Former football star Jared Turcotte prepares for his first career MMA fight

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Jared Turcotte punched Dustin Veinott during his Central Maine Brazilian Jiu Jitsu warm-up in Lewiston last week. Turcotte is a former football player who fought his first MMA fight in Portland on Saturday. Andrée Kehn/Sun Journal

About 10 years into his glittering football career, Jared Turcotte is happy to have finally found another physical outlet.

The former Lewiston High School and University of Maine standout, who is considered one of the finest football players Maine has produced, will have his first MMA match on Saturday, July 30, as part of the New England Fights’ “NEF 48: Heatwave” at Thompson’s Point Ice Rink in Portland.

“I’m easier to be around, but before I get to the end of fight camp, right now, I’m a bit of a bear to be around,” Turcotte said. “But having the frame and being able to physically train through things and incorporate it into my daily life is important for my mental health after not having it for so long.

“I was trying to achieve the same effect in other ways that weren’t necessarily physical, and it wasn’t something my brain is capable of doing. I need a physical outlet to get this energy out or it manifests in different ways.

Turcotte started training jiu jitsu last August and did so until Thanksgiving when he caught COVID-19.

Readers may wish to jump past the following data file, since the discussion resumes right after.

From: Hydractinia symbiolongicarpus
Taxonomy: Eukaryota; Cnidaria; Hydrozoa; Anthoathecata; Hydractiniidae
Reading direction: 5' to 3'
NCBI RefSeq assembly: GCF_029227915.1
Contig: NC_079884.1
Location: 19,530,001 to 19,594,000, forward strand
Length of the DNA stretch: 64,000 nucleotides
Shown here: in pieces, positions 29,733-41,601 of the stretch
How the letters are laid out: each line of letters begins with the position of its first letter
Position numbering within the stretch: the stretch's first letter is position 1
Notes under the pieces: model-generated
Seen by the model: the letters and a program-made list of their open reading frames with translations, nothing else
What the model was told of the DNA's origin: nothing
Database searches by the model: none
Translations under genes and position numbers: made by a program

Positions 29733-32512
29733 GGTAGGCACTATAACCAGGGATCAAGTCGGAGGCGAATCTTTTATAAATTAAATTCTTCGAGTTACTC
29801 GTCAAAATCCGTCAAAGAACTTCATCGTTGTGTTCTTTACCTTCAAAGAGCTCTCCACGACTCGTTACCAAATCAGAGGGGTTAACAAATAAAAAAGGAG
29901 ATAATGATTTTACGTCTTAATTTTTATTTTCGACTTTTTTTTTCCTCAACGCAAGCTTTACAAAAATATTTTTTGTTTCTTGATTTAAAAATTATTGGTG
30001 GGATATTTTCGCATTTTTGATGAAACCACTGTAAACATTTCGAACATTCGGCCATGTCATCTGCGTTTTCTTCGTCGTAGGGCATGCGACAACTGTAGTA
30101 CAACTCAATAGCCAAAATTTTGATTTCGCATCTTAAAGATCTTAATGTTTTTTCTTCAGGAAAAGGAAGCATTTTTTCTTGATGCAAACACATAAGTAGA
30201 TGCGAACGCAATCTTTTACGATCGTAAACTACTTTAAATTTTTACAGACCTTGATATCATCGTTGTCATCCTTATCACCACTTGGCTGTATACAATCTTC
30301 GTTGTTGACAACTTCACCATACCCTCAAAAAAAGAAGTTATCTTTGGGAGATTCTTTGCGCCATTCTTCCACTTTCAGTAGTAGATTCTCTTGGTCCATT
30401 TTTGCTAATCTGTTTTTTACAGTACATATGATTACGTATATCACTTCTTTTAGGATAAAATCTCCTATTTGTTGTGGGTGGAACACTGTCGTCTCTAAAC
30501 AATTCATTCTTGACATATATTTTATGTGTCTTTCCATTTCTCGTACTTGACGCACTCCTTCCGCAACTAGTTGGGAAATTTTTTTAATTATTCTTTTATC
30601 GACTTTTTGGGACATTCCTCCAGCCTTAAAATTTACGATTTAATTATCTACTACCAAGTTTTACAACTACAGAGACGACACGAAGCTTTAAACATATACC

After a few months off, and shortly after resuming training in February at Central Maine Brazilian Jiu Jitsu, the Main Street gym in Lewiston, Turcotte began to seriously consider fighting in a sanctioned mixed martial arts match.

“Roughly when I got back, my coaches and I hadn’t really talked seriously about the competition, but it wasn’t something that was guaranteed or anything like that,” Turcotte said. “They asked me if it was something I wanted to do, and committing to it was the only obstacle in front of me.”

With his decision made, Turcotte began training as if he was going to fight May 14 on New England Fights’ “NEF 47: Battle of L/A” card at Norway Savings Bank Arena in Auburn – even if he wasn’t, but training with that mindset gave Turcotte an idea of ​​what it takes to prepare for a fight.

“When I came back they were in camp for the May card and I wouldn’t have been ready, but I trained through that card,” Turcotte said. “I went through the weight reduction process for this card, but obviously didn’t fight.”

After “Battle of L/A”, Turcotte began preparing for a real fight.

Turcotte, 32, will enter the octagon for the first time against Seth Godfrey. “NEF 48: Heatwave” is New England Fights’ first outdoor battle map since NEF 8. Turcotte will fight in the light-heavyweight division at 205 pounds.

“It was like, ‘Okay, yeah, I’ll do it,'” Turcotte said. “Why have the tool in the tool belt if you’re not going to see how it works, that sort of thing.”

Dustin Veinott, Turcotte’s striking trainer at the gym, said the former football star learned MMA quickly.